Macron: No 'legitimate successor' to Assad

French President says France no longer considers Assad's departure a precondition to resolving civil war.

Ben Ariel,

Emmanuel Macron
Emmanuel Macron
Reuters

French President Emmanuel Macron said on Wednesday that he saw no legitimate successor to Syrian President Bashar Al-Assad, adding that France no longer considered his departure a precondition to resolving the six-year conflict.

"The new perspective that I have had on this subject is that I have not stated that Bashar Al-Assad's departure is a precondition for everything because nobody has shown me a legitimate successor," Macron said, according to comments quoted by Reuters.

He said Assad was an enemy of the Syrian people, but not of France and that Paris's priority was a total commitment to fighting terrorist groups and ensuring the country did not become a failed state.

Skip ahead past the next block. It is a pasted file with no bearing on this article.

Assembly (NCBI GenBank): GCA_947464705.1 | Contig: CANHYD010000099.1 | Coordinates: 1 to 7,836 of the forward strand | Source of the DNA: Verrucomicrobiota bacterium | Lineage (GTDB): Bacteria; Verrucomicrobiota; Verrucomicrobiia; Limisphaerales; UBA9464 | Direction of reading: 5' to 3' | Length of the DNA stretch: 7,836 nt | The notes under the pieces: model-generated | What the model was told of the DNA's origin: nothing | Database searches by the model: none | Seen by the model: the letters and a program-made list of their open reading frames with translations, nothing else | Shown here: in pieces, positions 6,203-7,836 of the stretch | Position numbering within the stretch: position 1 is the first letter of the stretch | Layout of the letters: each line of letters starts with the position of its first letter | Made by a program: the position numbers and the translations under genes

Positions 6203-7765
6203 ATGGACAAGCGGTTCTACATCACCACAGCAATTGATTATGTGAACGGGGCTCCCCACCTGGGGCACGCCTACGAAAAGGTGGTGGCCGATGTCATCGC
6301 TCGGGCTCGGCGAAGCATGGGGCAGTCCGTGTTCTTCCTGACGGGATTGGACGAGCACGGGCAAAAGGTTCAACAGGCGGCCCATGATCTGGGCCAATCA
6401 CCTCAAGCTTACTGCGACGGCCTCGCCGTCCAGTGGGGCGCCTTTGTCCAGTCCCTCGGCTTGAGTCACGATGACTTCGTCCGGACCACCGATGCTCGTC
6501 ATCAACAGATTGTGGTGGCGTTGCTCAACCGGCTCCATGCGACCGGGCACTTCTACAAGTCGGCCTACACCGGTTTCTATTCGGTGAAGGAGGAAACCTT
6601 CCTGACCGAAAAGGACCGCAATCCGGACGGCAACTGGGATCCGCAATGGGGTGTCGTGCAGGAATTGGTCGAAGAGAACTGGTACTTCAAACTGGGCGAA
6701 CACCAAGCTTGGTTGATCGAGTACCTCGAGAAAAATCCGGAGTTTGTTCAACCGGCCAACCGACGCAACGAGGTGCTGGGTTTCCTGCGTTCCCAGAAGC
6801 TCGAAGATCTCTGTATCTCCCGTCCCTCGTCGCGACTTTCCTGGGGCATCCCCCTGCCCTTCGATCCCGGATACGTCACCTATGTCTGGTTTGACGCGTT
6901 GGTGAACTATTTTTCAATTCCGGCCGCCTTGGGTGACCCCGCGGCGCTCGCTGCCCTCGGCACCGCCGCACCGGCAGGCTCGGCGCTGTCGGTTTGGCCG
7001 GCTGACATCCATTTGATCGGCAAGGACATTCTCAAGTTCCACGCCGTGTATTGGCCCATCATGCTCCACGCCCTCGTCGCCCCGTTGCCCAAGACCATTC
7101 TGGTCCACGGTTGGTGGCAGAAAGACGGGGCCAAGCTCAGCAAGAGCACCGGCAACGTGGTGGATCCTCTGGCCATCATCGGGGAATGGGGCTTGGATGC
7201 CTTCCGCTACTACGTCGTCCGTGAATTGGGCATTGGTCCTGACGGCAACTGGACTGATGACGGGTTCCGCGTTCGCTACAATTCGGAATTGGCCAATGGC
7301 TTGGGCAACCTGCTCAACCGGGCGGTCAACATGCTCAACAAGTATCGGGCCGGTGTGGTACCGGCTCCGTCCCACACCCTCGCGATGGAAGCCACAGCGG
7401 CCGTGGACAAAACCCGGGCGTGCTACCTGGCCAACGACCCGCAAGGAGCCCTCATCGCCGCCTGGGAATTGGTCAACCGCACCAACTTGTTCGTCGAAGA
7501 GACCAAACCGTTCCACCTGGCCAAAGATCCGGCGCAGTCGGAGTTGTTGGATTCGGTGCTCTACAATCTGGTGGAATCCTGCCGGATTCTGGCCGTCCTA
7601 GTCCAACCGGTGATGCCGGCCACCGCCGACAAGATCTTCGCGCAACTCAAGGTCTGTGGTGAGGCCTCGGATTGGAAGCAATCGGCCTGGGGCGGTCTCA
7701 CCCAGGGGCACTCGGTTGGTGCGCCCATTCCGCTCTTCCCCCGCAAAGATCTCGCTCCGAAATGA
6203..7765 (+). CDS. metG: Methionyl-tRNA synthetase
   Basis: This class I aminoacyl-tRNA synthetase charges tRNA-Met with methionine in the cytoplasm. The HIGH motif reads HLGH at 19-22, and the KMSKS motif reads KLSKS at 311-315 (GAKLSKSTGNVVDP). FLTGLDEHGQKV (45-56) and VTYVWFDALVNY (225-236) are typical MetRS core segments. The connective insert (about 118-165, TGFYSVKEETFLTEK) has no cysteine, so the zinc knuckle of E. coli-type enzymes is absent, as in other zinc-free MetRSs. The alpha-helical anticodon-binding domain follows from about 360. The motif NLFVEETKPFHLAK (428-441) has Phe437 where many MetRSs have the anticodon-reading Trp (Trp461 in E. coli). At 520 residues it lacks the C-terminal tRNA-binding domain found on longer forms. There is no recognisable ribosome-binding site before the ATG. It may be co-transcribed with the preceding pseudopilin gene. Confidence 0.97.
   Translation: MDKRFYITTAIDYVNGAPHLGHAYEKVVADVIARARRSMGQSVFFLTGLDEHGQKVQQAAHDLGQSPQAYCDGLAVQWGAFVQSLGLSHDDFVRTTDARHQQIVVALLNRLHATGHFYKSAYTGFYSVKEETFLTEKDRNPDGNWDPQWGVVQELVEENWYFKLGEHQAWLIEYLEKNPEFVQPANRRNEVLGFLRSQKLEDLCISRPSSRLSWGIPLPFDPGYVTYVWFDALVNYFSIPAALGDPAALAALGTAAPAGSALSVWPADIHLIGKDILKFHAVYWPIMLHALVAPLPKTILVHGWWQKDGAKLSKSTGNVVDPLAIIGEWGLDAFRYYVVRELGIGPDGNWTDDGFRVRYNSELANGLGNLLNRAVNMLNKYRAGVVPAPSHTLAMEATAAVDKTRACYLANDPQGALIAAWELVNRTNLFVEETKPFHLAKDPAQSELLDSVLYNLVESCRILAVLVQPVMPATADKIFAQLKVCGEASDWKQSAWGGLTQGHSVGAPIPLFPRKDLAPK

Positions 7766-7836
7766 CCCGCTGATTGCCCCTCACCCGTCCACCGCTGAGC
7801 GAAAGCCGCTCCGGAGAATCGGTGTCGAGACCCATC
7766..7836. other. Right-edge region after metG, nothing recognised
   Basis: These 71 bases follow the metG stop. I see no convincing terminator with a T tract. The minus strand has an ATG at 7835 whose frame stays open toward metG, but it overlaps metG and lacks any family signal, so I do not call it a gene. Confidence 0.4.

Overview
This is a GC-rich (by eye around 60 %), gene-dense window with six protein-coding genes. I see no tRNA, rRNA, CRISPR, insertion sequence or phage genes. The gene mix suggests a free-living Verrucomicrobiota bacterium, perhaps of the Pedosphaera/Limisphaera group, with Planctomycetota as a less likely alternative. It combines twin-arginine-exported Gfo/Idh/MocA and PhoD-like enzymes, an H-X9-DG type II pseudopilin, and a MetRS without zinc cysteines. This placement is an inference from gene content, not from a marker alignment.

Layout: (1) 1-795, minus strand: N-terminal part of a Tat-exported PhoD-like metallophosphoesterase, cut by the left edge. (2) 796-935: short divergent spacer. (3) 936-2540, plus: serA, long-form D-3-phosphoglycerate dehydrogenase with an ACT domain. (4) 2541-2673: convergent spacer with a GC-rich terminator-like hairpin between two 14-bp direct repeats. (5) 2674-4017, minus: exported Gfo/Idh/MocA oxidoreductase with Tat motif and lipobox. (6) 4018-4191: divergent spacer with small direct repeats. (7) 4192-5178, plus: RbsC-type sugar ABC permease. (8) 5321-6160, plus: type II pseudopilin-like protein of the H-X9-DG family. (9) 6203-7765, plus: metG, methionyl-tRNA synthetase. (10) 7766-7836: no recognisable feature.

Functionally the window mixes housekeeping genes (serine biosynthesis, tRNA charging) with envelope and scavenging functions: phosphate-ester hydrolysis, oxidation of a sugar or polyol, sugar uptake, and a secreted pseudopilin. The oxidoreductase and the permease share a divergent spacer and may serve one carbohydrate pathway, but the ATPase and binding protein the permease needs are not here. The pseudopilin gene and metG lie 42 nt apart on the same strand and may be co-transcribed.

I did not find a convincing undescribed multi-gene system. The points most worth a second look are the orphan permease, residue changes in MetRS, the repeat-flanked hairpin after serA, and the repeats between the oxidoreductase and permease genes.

The comments mark a continuing shift in France's stance regarding Assad. France has in the past insisted that Assad step down, but that stance appeared to change in late 2015, when then-Foreign Minister Laurent Fabius said that Assad's departure is no longer necessary before any political transition in the war-torn country.

Macron said last month that it was essential to talk with all actors in the Syria conflict, including representatives of Assad.

At the same time, the French President has also warned that the use of chemical weapons in Syria is a red line for France and would result in reprisals.




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